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Earlier this semester, I ran the Atlantic City Marathon, which was my first marathon. I have always enjoyed running, and when I first signed up for the race, my intentions were almost entirely human. It was just another cool accomplishment to cross off of my bucket list. As I continued to train, however, it began to take on a lot more meaning for me, and transformed into a form of prayer. While I was running the marathon, I was able to find an incredible amount of parallels to the spiritual life.

In the days leading up to the race, the Holy Spirit led me to find much more meaning in my running. Since this year was the 100th anniversary of the apparitions of Our Lady of Fatima, I was able to learn a lot about the message that Our Lady delivered to those three shepherd children. One of the messages she gave them was to offer up small sacrifices for sinners. Over the course of my training, inspired by the message of our Lady, I tried to give new meaning to my running by offering up each mile for the needs of the world and other people in my life. This was sometimes quite the challenge, because when I got really tired it was a struggle to think about anything other than the discomfort I was experiencing. The Tuesday before running the marathon was the feast day of St. Ignatius of Antioch, one of the great martyrs and Fathers of the Church. I was greatly inspired by a passage I read from his letter to the Romans. As he prepared for his execution (he was killed by wild beasts) he said “I am God’s wheat and shall be ground by their teeth so that I may become Christ’s pure bread.” His firm resolve to give everything over to the Lord moved me. I began to look at the marathon as my own sort of mini-martyrdom, an exercise in giving myself over to God through great physical suffering.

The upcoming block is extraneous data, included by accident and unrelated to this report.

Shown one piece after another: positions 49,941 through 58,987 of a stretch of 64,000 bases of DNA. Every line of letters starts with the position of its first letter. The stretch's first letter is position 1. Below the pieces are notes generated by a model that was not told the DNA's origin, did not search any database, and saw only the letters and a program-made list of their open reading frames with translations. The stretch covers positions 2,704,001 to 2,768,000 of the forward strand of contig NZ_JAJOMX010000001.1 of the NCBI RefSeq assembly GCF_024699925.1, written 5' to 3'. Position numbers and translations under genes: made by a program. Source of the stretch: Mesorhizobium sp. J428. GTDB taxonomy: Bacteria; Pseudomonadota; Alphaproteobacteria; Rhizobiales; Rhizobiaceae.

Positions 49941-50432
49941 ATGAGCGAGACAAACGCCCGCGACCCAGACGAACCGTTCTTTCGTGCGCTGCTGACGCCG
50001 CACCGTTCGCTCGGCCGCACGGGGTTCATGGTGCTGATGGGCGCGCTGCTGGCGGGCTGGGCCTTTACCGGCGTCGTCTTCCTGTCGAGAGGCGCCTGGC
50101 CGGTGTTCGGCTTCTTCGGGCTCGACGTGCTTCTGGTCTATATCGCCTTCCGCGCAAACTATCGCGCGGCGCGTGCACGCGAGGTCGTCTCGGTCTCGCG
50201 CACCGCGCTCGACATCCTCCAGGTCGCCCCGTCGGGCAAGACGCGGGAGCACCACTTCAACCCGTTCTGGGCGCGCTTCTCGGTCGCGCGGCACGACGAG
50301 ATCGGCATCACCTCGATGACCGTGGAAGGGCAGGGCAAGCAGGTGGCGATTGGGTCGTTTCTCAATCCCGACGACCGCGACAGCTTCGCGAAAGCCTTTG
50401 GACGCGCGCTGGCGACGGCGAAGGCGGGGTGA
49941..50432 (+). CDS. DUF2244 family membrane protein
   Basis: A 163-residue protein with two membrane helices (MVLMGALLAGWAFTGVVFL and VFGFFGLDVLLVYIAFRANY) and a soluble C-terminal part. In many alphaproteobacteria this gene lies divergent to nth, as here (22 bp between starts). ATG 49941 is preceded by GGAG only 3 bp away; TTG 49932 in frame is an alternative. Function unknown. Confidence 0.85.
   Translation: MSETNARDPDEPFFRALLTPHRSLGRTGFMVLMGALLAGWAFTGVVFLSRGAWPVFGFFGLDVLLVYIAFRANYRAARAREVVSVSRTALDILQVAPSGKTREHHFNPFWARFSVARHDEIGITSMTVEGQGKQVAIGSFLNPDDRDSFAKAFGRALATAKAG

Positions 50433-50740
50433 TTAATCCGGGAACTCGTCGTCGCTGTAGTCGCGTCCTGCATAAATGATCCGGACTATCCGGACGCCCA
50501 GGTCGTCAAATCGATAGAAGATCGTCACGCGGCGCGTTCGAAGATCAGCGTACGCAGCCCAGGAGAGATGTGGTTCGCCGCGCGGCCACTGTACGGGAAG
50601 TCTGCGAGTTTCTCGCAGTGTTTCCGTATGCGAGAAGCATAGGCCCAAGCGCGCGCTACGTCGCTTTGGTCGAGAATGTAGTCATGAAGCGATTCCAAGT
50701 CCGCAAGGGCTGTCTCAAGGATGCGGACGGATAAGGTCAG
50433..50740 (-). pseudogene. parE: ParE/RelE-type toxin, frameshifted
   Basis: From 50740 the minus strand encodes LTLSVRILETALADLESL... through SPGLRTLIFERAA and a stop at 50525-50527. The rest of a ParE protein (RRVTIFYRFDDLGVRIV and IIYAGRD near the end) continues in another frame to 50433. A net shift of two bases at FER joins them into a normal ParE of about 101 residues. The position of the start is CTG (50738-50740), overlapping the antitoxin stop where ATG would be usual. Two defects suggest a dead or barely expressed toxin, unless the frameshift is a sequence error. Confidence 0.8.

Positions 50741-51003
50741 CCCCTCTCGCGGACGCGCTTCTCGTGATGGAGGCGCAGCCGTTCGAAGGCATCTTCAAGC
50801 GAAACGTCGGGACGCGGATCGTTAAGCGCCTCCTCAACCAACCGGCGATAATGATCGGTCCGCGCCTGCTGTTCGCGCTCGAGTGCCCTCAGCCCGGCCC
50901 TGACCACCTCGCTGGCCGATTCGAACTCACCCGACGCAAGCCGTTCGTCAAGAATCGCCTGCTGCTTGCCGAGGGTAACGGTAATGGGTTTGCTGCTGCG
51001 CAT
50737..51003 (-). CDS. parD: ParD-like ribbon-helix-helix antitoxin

When I was running the marathon, I found an uncanny amount of parallels to the spiritual life, with all of its ups and downs. The first 18 miles of the race flew by. I felt like I was on top of the world, like nothing could stand in my way. Then mile 19 came along, and I wasn’t quite so positive. By the time I got to mile 21, I didn’t think I was going to make it. I was in so much pain that I was about to stop and walk, when another runner offered me some words of encouragement, giving me a much needed boost in morale. When I entered into the final stretch, I was given another boost by all the people cheering on the sides, especially my family.

All of these experiences have close connections to the spiritual life. Our life here on earth is not a sprint, but a marathon. Sometimes God makes Himself known to us very evidently in prayer. In these times of consolation, prayer is easy. There are other times, however, when God seems distant. We feel like we are alone, and that we won’t be able to make it. But when we turn to God in our time of need and persist in faith, He reaches out to us and touches us in prayer and the Sacraments, giving us the strength we need to journey on. We also have the Saints in heaven cheering us on and interceding for us as we approach our finish line. Around mile 22 I grabbed some water from one of the water stations, and I couldn’t help but think about what Jesus said to the Samaritan woman at the well: “Everyone who drinks of this water will thirst again, but whoever drinks of the water that I shall give him will never thirst; the water that I shall give him will become in him a spring of water welling up to eternal life” (John 4: 13-14). As I approached the end of the race, my thoughts were drawn to the joys that await us in heaven. This life is far from easy, but when we open ourselves up to receive the true water that comes from Christ, He will satisfy all of our deepest longings.

Stephen Robbins

Stephen Robbins

1st Theology
Stephen Robbins attends Saint Joseph's Seminary in Yonkers, NY.
Stephen Robbins

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